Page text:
The developers behind the proposed Ground Zero mosque have applied for about $5 million in federal grant money set aside for redeveloping downtown Manhattan after the Sept. 11, 2001, terrorist attacks, according to a new report.
The application was submitted as a "community and cultural enhancement" grant, which is a program run by the Lower Manhattan Redevelopment Corp.
Developer Sharif El-Gamal discussed the grant proposal in recent closed-door meetings, according to The Daily Beast.
The revelation that the developers have asked for this grant could reignite outrage about the mosque's proposed location.
"If Imam Feisal and his retinue want know why they're not trusted, here's yet another reason,” Irshad Manji, author of "The Trouble with Islam" and director of the Moral Courage Project at NYU, told The Daily Beast. “The New Yorkers I speak with have questions about Park51. Requesting money from public coffers without engaging the public shows a staggering lack of empathy—especially from a man who says he's all about dialogue."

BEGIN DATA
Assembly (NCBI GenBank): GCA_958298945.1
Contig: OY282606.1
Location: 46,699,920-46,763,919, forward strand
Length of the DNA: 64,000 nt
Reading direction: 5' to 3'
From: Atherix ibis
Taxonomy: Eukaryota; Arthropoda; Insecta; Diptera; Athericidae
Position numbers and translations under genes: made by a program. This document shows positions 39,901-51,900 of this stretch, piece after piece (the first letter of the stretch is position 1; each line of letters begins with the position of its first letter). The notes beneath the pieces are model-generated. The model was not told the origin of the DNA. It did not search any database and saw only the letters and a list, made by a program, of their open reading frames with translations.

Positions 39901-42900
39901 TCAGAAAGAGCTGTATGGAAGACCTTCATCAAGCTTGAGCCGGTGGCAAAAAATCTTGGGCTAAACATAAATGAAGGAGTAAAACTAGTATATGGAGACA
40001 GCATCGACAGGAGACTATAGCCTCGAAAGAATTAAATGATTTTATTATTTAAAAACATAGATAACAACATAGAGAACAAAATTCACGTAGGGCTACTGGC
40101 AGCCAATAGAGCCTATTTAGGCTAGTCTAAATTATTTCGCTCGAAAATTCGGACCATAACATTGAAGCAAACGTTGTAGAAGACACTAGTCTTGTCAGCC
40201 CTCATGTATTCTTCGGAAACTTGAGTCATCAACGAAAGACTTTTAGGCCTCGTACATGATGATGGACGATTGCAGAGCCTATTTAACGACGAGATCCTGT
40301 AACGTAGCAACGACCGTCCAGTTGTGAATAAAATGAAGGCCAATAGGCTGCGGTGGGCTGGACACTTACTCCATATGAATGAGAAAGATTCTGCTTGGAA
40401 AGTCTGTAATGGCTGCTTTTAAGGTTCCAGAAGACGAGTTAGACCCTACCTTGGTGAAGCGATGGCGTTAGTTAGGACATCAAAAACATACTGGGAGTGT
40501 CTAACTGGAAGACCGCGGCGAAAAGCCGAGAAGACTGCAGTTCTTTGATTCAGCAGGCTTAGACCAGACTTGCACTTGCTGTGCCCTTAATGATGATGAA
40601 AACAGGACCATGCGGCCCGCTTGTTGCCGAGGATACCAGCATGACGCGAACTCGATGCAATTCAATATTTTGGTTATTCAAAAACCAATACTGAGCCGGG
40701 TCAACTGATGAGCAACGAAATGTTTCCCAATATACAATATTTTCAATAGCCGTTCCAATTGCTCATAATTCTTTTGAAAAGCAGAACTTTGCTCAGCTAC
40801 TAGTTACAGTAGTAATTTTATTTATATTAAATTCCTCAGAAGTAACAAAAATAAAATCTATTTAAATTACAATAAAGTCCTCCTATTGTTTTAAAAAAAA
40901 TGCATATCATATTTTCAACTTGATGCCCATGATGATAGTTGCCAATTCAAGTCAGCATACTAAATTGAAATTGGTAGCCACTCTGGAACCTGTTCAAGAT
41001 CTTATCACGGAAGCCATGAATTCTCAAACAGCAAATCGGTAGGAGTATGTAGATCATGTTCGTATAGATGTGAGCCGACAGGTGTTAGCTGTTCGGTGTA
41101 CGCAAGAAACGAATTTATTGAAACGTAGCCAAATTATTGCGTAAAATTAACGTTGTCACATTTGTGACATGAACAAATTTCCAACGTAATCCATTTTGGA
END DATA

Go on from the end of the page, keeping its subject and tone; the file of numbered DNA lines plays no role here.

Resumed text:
The site of the proposed mosque and cultural center, two blocks from the Trade Center, already has seen frequent protests. National figures including Sarah Palin have spoken out against it.
Some have called the project an exercise in triumphalism, intended to plant Islam's flag at the scene of the attacks and deliberately provoke Americans. Others say they are against the center because they don't want to see any growth of Islam in the U.S.
Rauf told "60 Minutes" in September that to reduce fears that terror organizations would contribute to the project, he'll ask US officials to approve the sources of funding.
Rauf added that the mosque and Islamic cultural center will have a board of directors that will include Muslims, ( pseudo )
Christians and (PSEUDO)